Most people would consider me a “traditionalist” when it comes to baseball, and in many ways I am. But in one significant way I want to revolutionize the game: It’s time to launch a movement to get umpires out of the ball-and-strike business.
First, let’s dispense with the clichéd piety that “they get it right 99 percent of the time.”
No, they don’t.
Watch any game with a QuesTec or other digital batter’s box. What you’ll see is that rather than getting it right 99 percent of the time, the typical Major League umpire is lucky if he gets it right 50 percent of the time – “it” being the most fundamental part of the umpire’s job, calling balls and strikes.
It’s a hard job. I’ve done it, and it’s hard even in Babe Ruth ball. It is exponentially more difficult in the majors, with 100 mph fastballs and exploding breaking pitches. Which is precisely my point. It is much too difficult – and much too important – to be left to fallible humans.
Use the technology, put an umpire in the booth with a PitchTrack, and let him get it right 100 percent of the time.
Home plate umps get called balls and strikes wrong, by my reckoning over several seasons of watching games almost every night, just about half the time.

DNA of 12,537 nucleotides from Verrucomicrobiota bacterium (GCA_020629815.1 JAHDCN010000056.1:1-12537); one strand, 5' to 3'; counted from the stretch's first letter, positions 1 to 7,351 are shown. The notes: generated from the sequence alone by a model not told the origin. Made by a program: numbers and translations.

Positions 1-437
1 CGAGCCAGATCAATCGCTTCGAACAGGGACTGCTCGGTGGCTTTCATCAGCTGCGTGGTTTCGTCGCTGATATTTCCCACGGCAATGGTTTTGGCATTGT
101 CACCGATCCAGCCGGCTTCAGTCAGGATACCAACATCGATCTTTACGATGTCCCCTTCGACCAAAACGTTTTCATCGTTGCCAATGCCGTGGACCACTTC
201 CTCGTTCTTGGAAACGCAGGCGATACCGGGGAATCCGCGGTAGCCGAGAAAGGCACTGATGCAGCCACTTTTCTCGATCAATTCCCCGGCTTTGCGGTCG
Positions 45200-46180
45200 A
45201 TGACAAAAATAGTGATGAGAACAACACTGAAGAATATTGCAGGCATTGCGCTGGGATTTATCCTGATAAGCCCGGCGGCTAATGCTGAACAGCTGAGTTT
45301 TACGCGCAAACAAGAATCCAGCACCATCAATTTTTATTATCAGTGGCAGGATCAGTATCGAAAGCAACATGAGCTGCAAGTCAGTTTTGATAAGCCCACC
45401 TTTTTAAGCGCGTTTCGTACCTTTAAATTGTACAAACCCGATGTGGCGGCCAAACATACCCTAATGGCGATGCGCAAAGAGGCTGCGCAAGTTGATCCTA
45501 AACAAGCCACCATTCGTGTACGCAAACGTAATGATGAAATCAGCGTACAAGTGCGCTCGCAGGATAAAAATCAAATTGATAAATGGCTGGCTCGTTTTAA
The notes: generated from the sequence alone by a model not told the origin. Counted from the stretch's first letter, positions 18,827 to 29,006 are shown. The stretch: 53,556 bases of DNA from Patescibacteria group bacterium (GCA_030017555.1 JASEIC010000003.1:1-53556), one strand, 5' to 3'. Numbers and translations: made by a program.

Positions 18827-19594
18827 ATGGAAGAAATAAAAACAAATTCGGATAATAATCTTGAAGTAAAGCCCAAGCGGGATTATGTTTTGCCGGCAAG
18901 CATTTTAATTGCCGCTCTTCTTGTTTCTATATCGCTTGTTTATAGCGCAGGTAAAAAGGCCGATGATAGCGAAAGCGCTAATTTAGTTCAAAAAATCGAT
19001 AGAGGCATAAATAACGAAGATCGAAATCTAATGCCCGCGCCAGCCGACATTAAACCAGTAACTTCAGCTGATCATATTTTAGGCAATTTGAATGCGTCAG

And getting it wrong means umps are virtually determining the outcomes of at bats, and thus of games. The 1-1 pitch is the most important pitch in baseball. The MLB average for a hitter with a 2-1 count is .339. For 1-2 count? .171.
Think about that. A 168-point difference. And the ump making that call gets it wrong almost half the time.
Are they crooked? No. Incompetent? Some are. But the truth is that what they’re being asked to do is almost impossible for the human eye. It always has been. We just didn’t know it until the advent of instant replay and laser technology. We put up with wildly inconsistent strike zones from umpire to umpire, from inning to inning, even from pitch to pitch, because we had to.
We don’t have to anymore.
Add an umpire to each crew and put him in the booth. He can use the technology to get the call right (he could also be the replay umpire, which would speed up those calls that need to be reviewed and thus speed up the game, but that’s another post). No more arguing about balls and strikes. Fewer players thrown out of games. More consistent strike zones. Happier hitters. Pitchers who know where to work the ball.
The technology exists in every ballpark. It’s easy and reliable. Communicating from the booth to the plate would take less time than it takes Tim McClelland to call a pitch, and much less time than it takes Joe West to get into position to make a call on the bases.
You’d still need an ump at home, to make calls on plays at the plate, check swings, hit batters, foul or fair on balls before they reach a base, and to take the calls from the man in the booth.
But get them out of the ball-and-strike business. They’re not up to the job, and the job is too important.